August 2, 2014

When in doubt, randomise

The Cochrane Collaboration, the massive global conspiracy to summarise and make available the results of clinical trials, has developed ‘Plain Language Summaries‘ to make the results easier to understand (they hope).

There’s nothing terribly noticeable about a plain-language initiative; they happen all the time.  What is unusual is that the Cochrane Collaboration tested the plain-language summaries in a randomised comparison to the old format. The abstract of their research paper (not, alas, itself a plain-language summary) says

With the new PLS, more participants understood the benefits and harms and quality of evidence (53% vs. 18%, P < 0.001); more answered each of the five questions correctly (P ≤ 0.001 for four questions); and they answered more questions correctly, median 3 (interquartile range [IQR]: 1–4) vs. 1 (IQR: 0–1), P < 0.001). Better understanding was independent of education level. More participants found information in the new PLS reliable, easy to find, easy to understand, and presented in a way that helped make decisions. Overall, participants preferred the new PLS.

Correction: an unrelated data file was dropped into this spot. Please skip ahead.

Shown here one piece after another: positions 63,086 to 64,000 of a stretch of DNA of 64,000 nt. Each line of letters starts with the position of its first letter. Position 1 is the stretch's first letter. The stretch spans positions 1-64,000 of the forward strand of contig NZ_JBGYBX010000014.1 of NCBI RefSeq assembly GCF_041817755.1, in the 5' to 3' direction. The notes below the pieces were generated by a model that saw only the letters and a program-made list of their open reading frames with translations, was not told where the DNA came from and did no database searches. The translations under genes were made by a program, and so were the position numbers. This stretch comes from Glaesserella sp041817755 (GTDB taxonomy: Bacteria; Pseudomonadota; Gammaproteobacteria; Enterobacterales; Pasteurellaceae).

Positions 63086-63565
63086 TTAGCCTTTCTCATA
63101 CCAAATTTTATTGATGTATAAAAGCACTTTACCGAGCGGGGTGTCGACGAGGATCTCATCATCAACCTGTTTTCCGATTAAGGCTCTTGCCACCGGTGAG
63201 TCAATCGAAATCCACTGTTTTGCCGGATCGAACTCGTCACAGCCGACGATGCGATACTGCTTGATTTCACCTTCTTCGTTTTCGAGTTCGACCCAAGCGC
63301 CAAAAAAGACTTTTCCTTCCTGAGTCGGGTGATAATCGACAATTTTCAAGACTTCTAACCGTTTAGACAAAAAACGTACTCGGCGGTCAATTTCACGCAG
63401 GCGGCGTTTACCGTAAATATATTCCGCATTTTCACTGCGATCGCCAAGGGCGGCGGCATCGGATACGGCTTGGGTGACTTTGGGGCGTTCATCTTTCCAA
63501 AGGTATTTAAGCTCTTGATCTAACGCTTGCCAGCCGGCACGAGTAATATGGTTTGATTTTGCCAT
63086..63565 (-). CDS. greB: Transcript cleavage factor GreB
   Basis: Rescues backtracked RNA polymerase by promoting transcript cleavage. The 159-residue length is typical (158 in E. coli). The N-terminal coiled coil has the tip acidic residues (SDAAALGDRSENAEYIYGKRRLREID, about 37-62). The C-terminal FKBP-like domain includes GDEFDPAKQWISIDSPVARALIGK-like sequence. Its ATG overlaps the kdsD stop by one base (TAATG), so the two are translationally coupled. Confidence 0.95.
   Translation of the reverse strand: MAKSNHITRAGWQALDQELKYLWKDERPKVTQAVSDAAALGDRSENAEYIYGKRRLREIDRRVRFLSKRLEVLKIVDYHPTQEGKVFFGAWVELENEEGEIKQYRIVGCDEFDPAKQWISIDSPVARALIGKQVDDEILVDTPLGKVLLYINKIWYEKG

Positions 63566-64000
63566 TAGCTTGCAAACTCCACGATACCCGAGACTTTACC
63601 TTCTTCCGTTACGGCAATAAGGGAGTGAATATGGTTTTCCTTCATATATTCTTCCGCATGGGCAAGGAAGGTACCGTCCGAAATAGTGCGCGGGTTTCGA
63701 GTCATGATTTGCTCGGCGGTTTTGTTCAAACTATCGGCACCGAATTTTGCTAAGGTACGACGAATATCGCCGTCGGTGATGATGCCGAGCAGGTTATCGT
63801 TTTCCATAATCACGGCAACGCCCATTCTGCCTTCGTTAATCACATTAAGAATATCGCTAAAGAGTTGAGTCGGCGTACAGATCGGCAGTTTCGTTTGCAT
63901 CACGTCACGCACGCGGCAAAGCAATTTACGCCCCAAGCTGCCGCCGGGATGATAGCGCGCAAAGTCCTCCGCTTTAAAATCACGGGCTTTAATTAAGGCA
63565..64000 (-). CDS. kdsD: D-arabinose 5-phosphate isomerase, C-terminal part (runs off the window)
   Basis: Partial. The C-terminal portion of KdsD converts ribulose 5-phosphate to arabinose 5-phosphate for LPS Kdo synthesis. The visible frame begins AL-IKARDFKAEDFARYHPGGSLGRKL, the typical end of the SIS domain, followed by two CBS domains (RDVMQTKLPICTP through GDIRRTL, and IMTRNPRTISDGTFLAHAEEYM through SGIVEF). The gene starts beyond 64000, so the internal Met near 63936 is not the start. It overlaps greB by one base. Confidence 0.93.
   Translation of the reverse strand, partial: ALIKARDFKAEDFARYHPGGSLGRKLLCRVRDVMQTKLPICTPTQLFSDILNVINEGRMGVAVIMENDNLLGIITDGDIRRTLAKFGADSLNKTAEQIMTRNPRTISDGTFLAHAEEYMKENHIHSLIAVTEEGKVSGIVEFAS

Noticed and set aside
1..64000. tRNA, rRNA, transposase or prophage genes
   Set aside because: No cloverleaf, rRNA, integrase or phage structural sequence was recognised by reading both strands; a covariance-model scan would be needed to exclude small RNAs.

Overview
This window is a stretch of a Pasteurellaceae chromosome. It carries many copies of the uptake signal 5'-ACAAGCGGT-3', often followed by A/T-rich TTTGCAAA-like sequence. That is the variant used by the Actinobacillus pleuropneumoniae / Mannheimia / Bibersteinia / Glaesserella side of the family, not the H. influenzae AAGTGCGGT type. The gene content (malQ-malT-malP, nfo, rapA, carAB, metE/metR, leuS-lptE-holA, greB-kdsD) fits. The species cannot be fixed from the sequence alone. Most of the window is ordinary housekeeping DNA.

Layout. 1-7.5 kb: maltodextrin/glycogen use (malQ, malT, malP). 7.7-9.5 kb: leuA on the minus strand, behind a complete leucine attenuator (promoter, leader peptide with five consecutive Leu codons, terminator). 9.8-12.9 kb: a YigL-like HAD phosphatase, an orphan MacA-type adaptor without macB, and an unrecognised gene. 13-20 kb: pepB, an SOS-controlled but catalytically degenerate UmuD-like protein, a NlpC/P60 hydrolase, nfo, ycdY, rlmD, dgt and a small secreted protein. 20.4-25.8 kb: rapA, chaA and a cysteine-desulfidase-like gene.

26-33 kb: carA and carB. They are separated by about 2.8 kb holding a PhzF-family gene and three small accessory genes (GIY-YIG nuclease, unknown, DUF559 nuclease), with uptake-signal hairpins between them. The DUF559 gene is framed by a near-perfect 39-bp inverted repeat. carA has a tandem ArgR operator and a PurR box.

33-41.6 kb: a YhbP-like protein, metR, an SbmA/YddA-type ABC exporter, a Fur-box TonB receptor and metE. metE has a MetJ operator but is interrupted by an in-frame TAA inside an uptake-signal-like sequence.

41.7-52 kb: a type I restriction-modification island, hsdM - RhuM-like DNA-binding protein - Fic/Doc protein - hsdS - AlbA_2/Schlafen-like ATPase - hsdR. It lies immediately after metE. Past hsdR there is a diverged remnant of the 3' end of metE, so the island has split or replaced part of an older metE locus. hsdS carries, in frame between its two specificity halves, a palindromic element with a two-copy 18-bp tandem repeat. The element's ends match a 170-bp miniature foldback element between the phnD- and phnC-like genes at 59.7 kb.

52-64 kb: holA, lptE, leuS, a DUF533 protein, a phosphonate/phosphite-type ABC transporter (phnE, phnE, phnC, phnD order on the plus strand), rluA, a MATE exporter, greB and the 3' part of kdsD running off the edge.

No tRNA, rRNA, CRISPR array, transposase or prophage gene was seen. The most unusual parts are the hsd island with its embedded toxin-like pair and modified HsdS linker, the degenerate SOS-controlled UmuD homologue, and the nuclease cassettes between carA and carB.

That is, it worked. More importantly, they know it worked.


Thomas Lumley (@tslumley) is Professor of Biostatistics at the University of Auckland. His research interests include semiparametric models, survey sampling, statistical computing, foundations of statistics, and whatever methodological problems his medical collaborators come up with. He also blogs at Biased and Inefficient See all posts by Thomas Lumley »